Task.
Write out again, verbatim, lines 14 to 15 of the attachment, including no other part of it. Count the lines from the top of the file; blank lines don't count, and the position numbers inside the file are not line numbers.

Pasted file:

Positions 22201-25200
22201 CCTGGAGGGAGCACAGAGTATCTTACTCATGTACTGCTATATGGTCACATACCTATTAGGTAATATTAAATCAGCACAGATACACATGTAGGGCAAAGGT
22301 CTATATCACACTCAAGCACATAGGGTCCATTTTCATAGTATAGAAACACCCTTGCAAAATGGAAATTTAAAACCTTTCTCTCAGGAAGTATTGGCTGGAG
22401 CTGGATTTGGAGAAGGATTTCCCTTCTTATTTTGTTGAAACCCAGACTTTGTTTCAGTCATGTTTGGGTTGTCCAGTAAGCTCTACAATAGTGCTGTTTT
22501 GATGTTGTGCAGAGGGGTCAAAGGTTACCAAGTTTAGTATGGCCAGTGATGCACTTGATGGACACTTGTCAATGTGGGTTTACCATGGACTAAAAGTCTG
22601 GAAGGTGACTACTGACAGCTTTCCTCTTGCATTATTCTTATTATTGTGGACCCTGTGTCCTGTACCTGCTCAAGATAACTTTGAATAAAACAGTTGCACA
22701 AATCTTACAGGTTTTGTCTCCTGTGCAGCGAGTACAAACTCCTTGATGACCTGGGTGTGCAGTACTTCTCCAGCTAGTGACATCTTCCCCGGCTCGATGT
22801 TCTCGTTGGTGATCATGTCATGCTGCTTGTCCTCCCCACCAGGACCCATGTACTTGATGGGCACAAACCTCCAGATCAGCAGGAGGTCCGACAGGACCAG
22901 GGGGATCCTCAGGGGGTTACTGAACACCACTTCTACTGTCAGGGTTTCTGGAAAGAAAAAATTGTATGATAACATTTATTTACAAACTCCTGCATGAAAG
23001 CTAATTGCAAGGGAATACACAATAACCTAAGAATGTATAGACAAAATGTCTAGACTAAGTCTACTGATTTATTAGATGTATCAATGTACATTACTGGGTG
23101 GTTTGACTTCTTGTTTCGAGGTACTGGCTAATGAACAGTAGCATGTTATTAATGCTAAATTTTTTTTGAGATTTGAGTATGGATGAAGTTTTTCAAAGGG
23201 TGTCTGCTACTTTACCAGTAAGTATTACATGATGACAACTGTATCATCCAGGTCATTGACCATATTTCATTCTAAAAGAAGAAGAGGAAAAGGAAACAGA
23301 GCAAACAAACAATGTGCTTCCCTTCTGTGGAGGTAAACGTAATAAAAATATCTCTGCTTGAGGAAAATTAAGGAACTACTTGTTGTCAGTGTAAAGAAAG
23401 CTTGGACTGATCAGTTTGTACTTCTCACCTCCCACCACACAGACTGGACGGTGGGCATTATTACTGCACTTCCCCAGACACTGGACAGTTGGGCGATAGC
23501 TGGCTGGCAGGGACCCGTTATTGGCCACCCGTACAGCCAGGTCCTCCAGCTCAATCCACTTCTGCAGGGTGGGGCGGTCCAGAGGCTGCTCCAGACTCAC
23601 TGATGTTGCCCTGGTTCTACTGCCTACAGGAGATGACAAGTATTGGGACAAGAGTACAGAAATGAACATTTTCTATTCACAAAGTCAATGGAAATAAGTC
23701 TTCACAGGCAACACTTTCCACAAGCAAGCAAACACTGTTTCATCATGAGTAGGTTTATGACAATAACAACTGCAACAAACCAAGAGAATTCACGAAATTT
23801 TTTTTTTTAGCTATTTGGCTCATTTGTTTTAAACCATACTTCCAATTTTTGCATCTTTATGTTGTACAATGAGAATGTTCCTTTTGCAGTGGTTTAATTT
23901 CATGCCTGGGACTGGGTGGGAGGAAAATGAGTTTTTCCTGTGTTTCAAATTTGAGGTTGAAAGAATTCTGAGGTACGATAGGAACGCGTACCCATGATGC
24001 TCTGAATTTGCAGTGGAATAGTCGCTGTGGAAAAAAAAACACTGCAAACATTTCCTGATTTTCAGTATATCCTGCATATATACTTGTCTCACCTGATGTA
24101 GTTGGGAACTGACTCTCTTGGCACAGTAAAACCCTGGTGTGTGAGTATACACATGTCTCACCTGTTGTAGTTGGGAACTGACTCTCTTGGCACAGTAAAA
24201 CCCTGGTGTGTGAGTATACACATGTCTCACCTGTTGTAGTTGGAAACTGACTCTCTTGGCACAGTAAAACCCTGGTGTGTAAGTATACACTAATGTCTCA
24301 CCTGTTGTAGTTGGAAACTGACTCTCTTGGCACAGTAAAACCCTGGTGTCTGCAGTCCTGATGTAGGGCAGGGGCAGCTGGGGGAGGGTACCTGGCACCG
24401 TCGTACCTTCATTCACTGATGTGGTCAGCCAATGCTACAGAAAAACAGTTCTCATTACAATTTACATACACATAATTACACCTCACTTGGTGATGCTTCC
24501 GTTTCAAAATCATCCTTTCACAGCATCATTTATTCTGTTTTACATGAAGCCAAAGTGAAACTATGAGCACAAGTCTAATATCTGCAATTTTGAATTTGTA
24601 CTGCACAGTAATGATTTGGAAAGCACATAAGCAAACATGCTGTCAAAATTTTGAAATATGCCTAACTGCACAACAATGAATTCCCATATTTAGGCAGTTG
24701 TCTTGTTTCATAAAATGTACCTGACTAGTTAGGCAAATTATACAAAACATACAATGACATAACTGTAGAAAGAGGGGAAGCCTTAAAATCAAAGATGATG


23401 CTTGGACTGATCAGTTTGTACTTCTCACCTCCCACCACACAGACTGGACGGTGGGCATTATTACTGCACTTCCCCAGACACTGGACAGTTGGGCGATAGC
23501 TGGCTGGCAGGGACCCGTTATTGGCCACCCGTACAGCCAGGTCCTCCAGCTCAATCCACTTCTGCAGGGTGGGGCGGTCCAGAGGCTGCTCCAGACTCAC